According to one embodiment, the AC input signal (represented by line 200) is input to a bridge rectifier 202 that rectifies the AC signal to provide a rectified signal. In one example, the bridge rectifier 202 is a full wave rectifier. From the bridge rectifier 202, the rectified signal is provided to a synchronization detector 208 where it is used to generate the clock, and also to the rest of the device circuitry 206, including the device power supply. In one example, the rectified signal is used as the time base for the clock. An isolation diode 204 is connected between the power supply 206 and the bridge rectifier 202 to prevent the filter capacitors from attenuating the time-varying signal that is used as the clock reference.
According to one embodiment, the synchronization detector 208 and controller 210 detect the frequency of the AC input signal, and the controller adjusts the clock generating apparatus based on the detected frequency. In one example, the controller 210 is a microprocessor that may also perform other control functions for the audio device 100 (or other electronic device). According to one embodiment, the controller increments its time based on the AC input signal to keep accurate track of the time of day. In one example, when power to the device fails, a low power 32 KHz oscillator is used to maintain the time during the power outage. The controller may be programmed such that if the power is not restored within a predetermined time period (e.g., a few hours or a day), then the device is powered down to preserve the internal battery. This may occur, for example, during shipment/storage of the device or during an extended power failure. The power down will cause the device to lose the time of day; however, when power is restored, the device may automatically regenerate its clock based on the AC input signal received from the wall power, as discussed above and below. The synchronization detector 208 may also include isolation and/or surge protection circuitry (e.g., zener diodes, resistors, capacitors, etc.). The synchronization detector can thus both isolate and reference the AC input so as to provide accurate timing to the audio device electronics without risk to the low voltage “sensitive” electronic components of the device.
Due to the full wave rectification by the bridge rectifier 202, the detected frequency of the AC input signal is doubled. For example, for a 60 Hz wall power signal, the synchronization detector 208 detects a 120 Hz signal, and for a 50 Hz wall power signal the synchronization detector 208 detects a 100 Hz signal. In one example, the synchronization detector 208 automatically detects whether the AC input is a 50 Hz input or a 60 Hz input, thereby obviating the need for a user or vendor to configure the device for a particular input frequency. In one example, the controller automatically determines the frequency of the AC input signal by doing a gross measurement of the input frequency based on its own crystal or other type of oscillator. The accuracy of the controller internal oscillator is generally sufficient such that the controller can detect the difference between a 50 Hz AC input signal and a 60 Hz AC input signal or, in the case where the frequency is doubled due to rectification, the difference between a 100 Hz input signal and a 120 Hz input signal.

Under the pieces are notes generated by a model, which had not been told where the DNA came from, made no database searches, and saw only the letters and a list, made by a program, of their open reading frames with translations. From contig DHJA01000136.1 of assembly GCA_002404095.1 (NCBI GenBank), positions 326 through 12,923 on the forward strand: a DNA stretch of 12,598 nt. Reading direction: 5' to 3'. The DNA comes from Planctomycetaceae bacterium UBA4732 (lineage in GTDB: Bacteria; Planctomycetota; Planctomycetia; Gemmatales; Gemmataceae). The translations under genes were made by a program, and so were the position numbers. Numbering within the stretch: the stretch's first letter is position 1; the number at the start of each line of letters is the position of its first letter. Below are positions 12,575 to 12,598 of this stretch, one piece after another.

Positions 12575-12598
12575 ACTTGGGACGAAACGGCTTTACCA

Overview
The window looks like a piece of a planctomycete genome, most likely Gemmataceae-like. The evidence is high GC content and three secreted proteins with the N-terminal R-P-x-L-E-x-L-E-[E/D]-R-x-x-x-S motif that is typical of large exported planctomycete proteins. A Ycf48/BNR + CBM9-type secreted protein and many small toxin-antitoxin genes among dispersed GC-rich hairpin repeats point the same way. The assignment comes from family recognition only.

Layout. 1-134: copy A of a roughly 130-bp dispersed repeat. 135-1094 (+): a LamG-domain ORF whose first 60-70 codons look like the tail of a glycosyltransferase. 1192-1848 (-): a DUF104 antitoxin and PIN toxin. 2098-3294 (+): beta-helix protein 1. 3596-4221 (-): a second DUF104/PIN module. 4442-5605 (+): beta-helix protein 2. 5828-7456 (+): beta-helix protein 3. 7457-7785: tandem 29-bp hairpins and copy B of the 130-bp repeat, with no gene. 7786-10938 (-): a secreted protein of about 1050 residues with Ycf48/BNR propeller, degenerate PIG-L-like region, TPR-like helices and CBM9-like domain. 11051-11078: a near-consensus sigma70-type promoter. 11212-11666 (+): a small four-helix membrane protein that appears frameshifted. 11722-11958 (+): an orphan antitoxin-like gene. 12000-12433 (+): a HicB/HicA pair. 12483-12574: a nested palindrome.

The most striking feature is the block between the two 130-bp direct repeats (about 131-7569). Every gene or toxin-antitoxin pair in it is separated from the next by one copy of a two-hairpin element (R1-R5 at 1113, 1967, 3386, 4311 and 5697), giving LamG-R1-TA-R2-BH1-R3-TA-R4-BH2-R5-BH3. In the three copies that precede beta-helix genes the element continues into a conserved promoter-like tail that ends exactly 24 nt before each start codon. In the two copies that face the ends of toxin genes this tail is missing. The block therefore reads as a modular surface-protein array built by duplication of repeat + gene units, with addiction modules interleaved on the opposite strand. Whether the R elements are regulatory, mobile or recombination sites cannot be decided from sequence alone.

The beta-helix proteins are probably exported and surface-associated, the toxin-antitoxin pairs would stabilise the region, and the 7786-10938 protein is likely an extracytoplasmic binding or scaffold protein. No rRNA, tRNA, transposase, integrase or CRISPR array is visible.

In one embodiment, the power supply 206 is a switching power supply that includes a transformer. The transformer isolates the “power ground” from a “signal ground” on the audio device circuit board. The AC input 200 is a two-wire input, one wire of which is typically coupled to facility ground at the utility input power panel. In one example, the AC input 200 for the audio device 100 utilizes a non-polarized power plug and it is therefore not predetermined which of the two wires will be connected to the facility ground when the audio device is plugged in. As discussed above, the audio device 100 comprises a port that allows an auxiliary device, such as a computer, to be connected to the device to supply an audio input. Some auxiliary devices (such as computers) are grounded devices. Therefore, when such a grounded auxiliary device is connected to the audio device 100, the connection can cause the signal ground of the audio device to become coupled to the wall power ground. As a result, due to the use of a full bridge rectifier in the audio device, the synchronization detector 208 may detect that the frequency of the input signal has been halved. Thus, instead of detecting a 120 Hz or 100 Hz signal, the synchronization detector 208 detects a 60 Hz or 50 Hz signal, respectively. As discussed above, this may be accomplished by performing a comparison between the frequency of the received input signal and the frequency of the controller's internal oscillator.
To overcome this potential problem the controller 210 may automatically adjust the clock generating apparatus based on the frequency detected by the synchronization detector 208. In addition, the controller 210 and the synchronization detector 208 may continually monitor the frequency of the AC input and automatically compensate for changes in the frequency that may occur as a result of an auxiliary device being connected (as discussed above) or the device being moved to a location with a different wall power frequency.
Having thus described several aspects of at least one embodiment, it is to be appreciated various alterations, modifications, and improvements will readily occur to those skilled in the art. Such alterations, modifications, and improvements are intended to be part of this disclosure and are intended to be within the scope of the invention. Accordingly, the foregoing description and drawings are by way of example only, and the scope of the invention should be determined from proper construction of the appended claims, and their equivalents.
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|U.S. Classification||327/291, 327/299, 361/814|
|Apr 27, 2009||AS||Assignment|
Owner name: CUE ACOUSTICS, INC., MASSACHUSETTS
Free format text: ASSIGNMENT OF ASSIGNORS INTEREST;ASSIGNORS:BERGMAN, JOHN;PETERSON, BRYAN;REEL/FRAME:022606/0345
Effective date: 20090202
|Sep 24, 2013||AS||Assignment|
Free format text: CHANGE OF NAME;ASSIGNOR:CUE ACOUSTICS, INC.;REEL/FRAME:031282/0213
Owner name: CUE, INC., MASSACHUSETTS
Effective date: 20130828
|Dec 1, 2014||FPAY||Fee payment|
Year of fee payment: 4